In response to Albrecht: Even though it's true that people who didn't advance far are more likely to abandon the hobby, there are always more coming in. Even among adults, as far as I've seen, a clear majority of those actively playing are beginners. And the number of children easily swamps the number of adults playing, so I think my earlier 90-95% estimate may be low.
For every adult in a community orchestra, there are probably at least 10 adults who have bought a cheap violin off Amazon (or eBay) and are scraping along at the beginner level, self-teaching from YouTube videos, and who have taken out the violin at least once in the last month.
@Lydia: "Indeed, I have been startled by the number of people who hold a master's degree (even an MM performance and not an MM education) who play only at the intermediate level. You can find master's recitals on YouTube which are comprised only of intermediate-level repertoire."
Reading this thread with interest, I recalled that in the exam the Associated Board responsible for the most commonly used instrumental exams in the UK used to publish annual statistics. Googling though, the only ones I could find were about 10 years old, which someone had replicated on their own website https://se22pianoschool.wordpress.com/2011/07/29/abrsm-exam-facts-and-figures/ (I think the data covers all instruments, so dominated by pianists).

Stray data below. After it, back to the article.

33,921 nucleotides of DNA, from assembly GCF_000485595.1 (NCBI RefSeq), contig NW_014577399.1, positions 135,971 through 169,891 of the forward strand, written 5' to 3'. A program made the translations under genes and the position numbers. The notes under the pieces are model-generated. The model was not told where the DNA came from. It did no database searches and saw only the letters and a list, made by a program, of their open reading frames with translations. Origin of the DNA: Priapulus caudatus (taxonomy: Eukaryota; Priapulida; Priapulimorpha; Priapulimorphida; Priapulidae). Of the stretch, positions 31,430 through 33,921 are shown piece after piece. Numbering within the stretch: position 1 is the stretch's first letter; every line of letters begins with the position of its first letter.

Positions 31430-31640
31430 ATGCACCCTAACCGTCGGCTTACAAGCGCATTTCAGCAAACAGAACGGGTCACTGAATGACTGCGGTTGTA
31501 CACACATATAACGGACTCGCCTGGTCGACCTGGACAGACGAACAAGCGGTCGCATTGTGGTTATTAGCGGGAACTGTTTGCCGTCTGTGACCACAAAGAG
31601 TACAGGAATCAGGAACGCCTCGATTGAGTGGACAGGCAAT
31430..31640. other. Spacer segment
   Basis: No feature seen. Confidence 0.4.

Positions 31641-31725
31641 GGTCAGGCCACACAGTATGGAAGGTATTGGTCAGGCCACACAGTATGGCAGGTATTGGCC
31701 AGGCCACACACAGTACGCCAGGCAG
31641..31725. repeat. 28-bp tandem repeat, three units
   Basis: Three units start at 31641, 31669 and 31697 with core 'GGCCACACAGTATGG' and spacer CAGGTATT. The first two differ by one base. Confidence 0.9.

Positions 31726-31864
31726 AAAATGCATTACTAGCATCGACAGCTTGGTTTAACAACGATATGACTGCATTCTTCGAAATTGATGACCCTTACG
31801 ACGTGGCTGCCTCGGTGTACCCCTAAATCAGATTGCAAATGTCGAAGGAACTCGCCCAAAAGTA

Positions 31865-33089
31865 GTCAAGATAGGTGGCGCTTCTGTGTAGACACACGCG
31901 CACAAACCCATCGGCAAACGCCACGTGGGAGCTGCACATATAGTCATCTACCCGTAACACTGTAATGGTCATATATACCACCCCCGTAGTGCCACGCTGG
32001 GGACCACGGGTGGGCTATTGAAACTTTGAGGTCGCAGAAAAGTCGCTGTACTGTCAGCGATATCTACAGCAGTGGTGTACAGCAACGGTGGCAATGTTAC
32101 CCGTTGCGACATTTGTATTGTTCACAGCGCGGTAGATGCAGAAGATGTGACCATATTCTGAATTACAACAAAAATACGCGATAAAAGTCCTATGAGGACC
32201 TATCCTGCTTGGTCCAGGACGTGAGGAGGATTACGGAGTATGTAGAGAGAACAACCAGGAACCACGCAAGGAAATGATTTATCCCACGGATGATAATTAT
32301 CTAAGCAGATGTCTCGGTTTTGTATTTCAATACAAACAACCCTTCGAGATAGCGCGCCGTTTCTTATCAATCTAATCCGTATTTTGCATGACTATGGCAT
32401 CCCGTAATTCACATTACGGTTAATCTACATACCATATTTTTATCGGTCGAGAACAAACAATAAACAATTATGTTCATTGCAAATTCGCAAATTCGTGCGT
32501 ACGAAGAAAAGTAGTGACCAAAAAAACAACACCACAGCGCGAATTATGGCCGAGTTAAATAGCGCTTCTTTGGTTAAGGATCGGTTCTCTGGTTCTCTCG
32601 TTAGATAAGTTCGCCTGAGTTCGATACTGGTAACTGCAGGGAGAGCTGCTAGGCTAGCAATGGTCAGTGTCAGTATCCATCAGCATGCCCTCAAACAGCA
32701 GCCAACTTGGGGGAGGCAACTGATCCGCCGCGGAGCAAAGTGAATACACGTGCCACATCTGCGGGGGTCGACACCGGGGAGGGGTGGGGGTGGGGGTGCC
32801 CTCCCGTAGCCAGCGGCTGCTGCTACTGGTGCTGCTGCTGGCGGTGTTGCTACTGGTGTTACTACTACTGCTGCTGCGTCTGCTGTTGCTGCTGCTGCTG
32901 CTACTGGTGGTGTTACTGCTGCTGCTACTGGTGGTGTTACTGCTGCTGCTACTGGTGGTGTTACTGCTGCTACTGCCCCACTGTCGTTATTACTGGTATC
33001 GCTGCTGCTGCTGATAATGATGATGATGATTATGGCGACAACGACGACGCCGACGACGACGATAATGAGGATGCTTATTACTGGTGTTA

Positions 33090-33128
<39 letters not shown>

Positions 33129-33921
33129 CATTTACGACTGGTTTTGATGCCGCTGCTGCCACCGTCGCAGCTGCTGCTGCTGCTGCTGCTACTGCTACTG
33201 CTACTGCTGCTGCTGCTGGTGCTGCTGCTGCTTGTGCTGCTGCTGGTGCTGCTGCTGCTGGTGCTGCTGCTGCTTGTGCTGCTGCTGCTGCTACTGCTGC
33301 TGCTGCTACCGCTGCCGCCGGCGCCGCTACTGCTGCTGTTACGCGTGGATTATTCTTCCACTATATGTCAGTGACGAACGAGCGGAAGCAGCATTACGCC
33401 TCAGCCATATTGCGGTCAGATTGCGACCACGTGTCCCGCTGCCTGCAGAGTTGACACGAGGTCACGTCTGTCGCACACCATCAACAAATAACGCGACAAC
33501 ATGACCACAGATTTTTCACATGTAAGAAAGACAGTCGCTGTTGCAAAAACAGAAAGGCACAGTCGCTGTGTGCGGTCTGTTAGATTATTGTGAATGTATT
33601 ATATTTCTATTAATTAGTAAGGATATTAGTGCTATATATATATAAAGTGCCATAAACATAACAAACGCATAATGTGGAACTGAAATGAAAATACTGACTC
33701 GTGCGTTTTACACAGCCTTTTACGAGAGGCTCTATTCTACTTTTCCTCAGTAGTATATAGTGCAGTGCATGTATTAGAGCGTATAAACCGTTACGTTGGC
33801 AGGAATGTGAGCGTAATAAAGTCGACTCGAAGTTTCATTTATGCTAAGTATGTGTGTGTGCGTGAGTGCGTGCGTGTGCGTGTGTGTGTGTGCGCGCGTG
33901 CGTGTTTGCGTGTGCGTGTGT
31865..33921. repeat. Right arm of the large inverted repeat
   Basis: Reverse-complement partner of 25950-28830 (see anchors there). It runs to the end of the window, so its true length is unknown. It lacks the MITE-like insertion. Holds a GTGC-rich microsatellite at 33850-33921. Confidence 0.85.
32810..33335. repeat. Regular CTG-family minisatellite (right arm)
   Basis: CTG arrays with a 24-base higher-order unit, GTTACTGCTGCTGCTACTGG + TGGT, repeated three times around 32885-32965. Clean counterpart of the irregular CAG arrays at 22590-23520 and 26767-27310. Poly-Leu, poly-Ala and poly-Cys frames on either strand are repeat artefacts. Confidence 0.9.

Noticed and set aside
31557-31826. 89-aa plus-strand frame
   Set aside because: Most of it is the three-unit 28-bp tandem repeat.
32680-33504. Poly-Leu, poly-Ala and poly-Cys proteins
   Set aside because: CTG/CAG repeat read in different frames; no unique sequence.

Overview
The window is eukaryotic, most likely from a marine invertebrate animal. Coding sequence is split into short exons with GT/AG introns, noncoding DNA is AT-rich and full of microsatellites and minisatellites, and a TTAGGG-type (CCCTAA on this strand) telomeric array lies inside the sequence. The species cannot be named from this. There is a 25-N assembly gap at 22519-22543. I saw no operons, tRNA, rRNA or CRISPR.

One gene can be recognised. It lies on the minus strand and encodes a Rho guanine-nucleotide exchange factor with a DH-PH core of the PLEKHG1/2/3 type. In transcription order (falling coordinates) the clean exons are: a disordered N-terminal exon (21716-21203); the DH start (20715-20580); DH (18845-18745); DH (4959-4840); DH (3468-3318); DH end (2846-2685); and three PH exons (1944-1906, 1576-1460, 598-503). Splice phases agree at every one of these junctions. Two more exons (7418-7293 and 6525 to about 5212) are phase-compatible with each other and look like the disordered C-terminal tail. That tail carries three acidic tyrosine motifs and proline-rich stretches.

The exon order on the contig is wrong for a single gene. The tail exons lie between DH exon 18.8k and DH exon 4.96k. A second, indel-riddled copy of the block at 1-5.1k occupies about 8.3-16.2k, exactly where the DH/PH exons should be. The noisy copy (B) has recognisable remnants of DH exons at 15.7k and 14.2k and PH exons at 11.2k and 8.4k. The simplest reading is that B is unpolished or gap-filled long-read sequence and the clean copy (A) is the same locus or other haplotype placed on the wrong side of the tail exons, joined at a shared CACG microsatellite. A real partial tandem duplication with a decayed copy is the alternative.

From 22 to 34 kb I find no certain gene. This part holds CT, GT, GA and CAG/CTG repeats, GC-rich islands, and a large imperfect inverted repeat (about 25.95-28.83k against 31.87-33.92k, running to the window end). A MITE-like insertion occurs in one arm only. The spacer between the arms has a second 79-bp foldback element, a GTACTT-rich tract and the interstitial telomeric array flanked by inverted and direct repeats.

The only thing about the ABRSM statistics, though: even within the geographic areas where ABRSM exams are prevalent, they exclude the people who never take exams, which includes the majority of the adult starters. 99% of the non-exam-taking violinists will never get beyond beginner level because they lack quality instruction; many are self-teaching with YouTube videos. (Which is not to say that they can't advance beyond that level, but it is certainly much less likely.)
What's the point of this question? Is it to make ourselves feel better for being more advanced somehow than most / the masses / etc.?
Well, at the very least, this is an interesting market segmentation, if you're a vendor in the music business.
In fact, the OP said in his second post that he was interested in understanding "market size."
Point of information - the ABRSM's online syllabuses tend to equate grade 5 with the end of Suzuki 3, grade 6 with the end of Suzuki 4 (e.g. BWV1043, V2) and grade 7 with the end of Suzuki 5 (e.g. BWV1043, V1). I can't remember if they describe 7-8 as Advanced or 6-8.